Structural and Functional Studies of QdtC: an N-Acetyltransferase Required for the Biosynthesis of dTDP-3-Acetamido-3,6-Dideoxy-alpha-D-Glucose.Thoden, J., Cook, P., Schaffer, C., Messner, P., Holden, H.
(2009) Biochemistry 48: 2699-2709
- PubMed: 19191736
- DOI: 10.1021/bi802313n
- Primary Citation of Related Structures:
- PubMed Abstract:
3-Acetamido-3,6-dideoxy-alpha-D-glucose or Quip3NAc is an unusual dideoxy sugar found in the O-antigens of various Gram-negative bacteria and in the S-layer glycoprotein glycans of some Gram-positive bacteria. It is produced in these organisms as a d ...
3-Acetamido-3,6-dideoxy-alpha-D-glucose or Quip3NAc is an unusual dideoxy sugar found in the O-antigens of various Gram-negative bacteria and in the S-layer glycoprotein glycans of some Gram-positive bacteria. It is produced in these organisms as a dTDP-linked sugar, with five enzymes ultimately required for its biosynthesis. The focus of this investigation is on the enzyme QdtC, a CoA-dependent N-acetyltransferase that catalyzes the last step in the Quip3NAc biosynthetic pathway. For this analysis, three crystal structures were determined: the wild-type enzyme in the presence of acetyl-CoA and two ternary complexes of the enzyme with CoA and either dTDP-D-Quip3N or dTDP-3-amino-3,6-didexoy-alpha-D-galactose (dTDP-D-Fucp3N). Each subunit of the trimeric enzyme is dominated by a left-handed beta-helix motif with 11 turns. The three active sites are located at the subunit-subunit interfaces, and the two dTDP-sugar ligands employed in this study bind to the protein in nearly identical manners. Those residues responsible for anchoring the hexose moieties of the dTDP-sugars to the protein include Glu 141, Asn 159, and Asp 160 from one subunit and His 134 from another subunit. To probe the roles of various amino acid residues in the catalytic mechanism of the enzyme, 10 site-directed mutant proteins were constructed and their kinetic parameters measured. On the basis of these data, a catalytic mechanism is proposed for QdtC in which the acetylation of the sugar amino group does not require a catalytic base provided by the protein. Rather, the sulfur of CoA functions as the ultimate proton acceptor.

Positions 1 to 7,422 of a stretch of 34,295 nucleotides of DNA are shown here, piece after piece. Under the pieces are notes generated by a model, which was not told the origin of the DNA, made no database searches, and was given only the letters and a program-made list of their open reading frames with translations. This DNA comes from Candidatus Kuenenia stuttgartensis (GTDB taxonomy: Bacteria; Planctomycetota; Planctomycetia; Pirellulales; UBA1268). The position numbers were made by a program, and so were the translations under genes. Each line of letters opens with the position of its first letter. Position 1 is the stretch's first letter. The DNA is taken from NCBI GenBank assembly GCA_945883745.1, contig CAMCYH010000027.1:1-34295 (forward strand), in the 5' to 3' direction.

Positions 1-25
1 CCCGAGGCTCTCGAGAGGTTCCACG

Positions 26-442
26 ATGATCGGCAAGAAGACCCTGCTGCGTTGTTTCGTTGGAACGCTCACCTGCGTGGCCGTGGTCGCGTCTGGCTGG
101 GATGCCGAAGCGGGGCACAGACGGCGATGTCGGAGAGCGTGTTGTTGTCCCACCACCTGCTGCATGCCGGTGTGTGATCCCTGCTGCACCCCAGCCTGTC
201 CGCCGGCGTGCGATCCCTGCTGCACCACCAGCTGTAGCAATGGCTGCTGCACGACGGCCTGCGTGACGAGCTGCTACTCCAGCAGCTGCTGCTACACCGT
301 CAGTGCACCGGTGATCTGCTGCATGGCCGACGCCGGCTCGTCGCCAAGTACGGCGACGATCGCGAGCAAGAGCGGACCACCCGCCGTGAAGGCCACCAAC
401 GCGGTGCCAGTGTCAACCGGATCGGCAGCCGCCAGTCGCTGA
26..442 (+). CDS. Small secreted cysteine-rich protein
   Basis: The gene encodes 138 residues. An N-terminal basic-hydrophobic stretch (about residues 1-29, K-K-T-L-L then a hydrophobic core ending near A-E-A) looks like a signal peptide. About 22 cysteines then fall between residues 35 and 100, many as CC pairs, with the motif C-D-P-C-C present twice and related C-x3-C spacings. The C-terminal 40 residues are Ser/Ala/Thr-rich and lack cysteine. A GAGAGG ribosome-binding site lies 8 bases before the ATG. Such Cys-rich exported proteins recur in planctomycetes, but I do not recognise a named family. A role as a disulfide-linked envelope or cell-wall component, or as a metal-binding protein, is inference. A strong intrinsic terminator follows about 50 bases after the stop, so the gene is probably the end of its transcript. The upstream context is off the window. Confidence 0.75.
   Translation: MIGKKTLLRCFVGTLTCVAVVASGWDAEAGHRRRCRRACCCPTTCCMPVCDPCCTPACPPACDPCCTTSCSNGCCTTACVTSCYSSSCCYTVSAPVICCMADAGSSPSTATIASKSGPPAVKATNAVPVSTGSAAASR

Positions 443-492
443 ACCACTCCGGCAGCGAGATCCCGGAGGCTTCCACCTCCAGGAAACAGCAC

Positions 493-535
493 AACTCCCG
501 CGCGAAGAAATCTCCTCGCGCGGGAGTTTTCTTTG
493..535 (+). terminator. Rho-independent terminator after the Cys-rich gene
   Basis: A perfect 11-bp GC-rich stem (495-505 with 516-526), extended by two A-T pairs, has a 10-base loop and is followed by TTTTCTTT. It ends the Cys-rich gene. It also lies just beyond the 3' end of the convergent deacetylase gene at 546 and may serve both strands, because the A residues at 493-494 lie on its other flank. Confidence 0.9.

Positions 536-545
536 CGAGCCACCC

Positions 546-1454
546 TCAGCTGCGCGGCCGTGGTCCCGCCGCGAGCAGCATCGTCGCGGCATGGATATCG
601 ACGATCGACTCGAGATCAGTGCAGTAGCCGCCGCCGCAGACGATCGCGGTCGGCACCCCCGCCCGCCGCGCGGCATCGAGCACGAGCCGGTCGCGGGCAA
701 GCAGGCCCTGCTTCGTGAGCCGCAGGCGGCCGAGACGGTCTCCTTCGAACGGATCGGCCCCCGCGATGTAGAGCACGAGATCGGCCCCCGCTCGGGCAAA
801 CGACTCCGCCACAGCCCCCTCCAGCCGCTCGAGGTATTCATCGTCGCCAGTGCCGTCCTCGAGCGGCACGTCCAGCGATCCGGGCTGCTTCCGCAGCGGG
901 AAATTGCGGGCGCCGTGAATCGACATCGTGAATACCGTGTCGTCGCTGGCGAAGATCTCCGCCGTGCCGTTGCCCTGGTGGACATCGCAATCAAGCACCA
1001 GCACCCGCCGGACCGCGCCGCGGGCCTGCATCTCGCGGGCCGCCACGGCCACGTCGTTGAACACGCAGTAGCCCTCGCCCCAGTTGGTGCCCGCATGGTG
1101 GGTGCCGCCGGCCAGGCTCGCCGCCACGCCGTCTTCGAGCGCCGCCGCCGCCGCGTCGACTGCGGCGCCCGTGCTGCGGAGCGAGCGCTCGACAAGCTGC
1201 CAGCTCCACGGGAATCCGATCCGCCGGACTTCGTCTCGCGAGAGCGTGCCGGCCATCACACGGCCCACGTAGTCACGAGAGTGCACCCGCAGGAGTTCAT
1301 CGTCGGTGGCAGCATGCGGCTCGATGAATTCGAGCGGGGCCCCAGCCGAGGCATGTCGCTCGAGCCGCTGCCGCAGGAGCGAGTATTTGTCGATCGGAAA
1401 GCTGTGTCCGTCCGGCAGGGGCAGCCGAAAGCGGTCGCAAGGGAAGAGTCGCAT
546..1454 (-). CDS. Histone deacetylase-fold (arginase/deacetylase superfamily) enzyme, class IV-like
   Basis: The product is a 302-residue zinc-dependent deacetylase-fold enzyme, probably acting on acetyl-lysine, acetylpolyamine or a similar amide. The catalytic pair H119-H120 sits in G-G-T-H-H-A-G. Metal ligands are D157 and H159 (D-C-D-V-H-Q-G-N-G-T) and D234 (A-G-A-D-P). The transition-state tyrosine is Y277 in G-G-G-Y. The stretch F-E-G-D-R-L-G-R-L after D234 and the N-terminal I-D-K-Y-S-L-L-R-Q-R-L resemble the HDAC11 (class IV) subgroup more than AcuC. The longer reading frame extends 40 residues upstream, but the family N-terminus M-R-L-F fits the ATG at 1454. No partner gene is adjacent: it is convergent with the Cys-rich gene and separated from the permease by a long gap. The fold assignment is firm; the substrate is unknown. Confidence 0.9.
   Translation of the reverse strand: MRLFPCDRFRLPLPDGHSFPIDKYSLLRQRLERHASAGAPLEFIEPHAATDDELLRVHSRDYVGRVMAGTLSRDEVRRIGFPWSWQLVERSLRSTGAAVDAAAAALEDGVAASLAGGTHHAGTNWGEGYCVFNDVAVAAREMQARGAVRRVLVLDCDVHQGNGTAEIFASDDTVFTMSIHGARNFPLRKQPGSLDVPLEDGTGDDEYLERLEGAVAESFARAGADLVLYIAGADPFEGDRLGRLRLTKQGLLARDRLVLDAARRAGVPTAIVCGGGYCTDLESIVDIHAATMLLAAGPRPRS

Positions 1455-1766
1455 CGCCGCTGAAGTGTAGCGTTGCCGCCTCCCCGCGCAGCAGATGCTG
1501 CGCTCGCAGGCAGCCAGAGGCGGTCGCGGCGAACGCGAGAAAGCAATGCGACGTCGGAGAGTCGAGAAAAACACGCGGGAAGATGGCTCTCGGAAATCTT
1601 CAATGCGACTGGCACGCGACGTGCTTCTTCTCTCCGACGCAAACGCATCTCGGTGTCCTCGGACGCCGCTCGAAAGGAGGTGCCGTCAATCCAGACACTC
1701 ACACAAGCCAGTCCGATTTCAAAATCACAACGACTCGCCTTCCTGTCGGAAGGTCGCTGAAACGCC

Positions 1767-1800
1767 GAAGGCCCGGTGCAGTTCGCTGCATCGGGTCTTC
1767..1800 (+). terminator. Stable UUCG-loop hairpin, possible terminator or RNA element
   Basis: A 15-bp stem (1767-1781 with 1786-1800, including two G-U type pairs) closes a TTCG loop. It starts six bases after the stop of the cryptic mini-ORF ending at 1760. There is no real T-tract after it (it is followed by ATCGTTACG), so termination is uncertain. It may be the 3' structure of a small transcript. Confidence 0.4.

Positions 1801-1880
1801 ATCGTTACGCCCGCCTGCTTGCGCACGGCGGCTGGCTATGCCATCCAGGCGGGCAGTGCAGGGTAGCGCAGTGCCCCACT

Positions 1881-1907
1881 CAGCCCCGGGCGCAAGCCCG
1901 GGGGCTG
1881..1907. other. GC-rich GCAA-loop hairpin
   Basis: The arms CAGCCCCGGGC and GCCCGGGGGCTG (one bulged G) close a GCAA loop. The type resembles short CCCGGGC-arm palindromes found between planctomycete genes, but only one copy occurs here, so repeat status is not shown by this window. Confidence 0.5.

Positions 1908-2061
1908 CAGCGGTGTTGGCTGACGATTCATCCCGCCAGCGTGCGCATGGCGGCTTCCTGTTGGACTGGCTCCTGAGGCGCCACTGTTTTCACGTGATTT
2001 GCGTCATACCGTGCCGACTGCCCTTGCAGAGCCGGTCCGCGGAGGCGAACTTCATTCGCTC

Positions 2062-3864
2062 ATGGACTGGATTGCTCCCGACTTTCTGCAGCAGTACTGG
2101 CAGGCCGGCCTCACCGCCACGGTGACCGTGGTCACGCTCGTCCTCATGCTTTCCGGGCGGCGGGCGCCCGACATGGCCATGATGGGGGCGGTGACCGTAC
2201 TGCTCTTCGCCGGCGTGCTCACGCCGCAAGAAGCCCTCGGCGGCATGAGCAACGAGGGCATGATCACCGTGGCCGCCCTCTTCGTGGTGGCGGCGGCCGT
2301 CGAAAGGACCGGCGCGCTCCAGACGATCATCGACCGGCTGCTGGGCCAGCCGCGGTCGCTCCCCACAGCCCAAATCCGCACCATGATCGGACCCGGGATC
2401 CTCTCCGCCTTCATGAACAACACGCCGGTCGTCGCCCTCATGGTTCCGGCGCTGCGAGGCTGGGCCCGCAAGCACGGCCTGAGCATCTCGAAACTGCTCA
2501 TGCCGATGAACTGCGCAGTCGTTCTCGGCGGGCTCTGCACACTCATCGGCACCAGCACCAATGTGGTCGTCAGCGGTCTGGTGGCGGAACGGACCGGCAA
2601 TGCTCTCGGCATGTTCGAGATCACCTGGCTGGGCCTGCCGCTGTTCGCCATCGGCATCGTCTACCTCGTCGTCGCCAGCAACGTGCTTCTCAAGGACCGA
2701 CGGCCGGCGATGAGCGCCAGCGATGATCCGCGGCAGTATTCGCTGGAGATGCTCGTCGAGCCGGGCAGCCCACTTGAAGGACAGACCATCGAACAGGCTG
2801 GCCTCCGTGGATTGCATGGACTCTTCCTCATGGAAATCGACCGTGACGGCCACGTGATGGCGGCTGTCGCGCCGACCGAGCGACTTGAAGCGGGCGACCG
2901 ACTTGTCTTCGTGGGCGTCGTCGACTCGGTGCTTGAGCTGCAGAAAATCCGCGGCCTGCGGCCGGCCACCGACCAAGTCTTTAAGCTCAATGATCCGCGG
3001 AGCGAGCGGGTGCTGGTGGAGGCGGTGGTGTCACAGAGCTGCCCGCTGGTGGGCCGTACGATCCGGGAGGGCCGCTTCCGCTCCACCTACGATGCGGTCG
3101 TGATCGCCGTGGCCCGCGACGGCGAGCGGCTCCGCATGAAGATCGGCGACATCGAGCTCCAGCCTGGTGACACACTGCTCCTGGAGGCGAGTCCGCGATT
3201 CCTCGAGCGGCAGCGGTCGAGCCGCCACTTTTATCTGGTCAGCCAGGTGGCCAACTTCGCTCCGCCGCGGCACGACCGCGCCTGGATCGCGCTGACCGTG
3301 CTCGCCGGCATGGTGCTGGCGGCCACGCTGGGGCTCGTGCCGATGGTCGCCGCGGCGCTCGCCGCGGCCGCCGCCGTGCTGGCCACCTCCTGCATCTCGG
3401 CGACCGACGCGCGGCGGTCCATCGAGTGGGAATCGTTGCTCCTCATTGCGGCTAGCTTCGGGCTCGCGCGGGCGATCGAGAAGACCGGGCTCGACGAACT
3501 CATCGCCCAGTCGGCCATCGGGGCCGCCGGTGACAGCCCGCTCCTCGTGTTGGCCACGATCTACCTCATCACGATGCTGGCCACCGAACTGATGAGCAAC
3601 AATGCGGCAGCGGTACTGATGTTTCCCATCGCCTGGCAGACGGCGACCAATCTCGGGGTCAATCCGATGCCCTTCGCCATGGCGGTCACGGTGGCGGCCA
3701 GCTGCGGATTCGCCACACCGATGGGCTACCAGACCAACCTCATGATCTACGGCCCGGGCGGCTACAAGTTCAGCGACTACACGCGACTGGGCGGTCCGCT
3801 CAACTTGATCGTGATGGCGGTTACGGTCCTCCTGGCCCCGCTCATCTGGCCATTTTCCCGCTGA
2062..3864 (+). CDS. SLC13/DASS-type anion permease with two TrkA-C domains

Department of Biochemistry, University of Wisconsin, Madison, Wisconsin 53706, USA.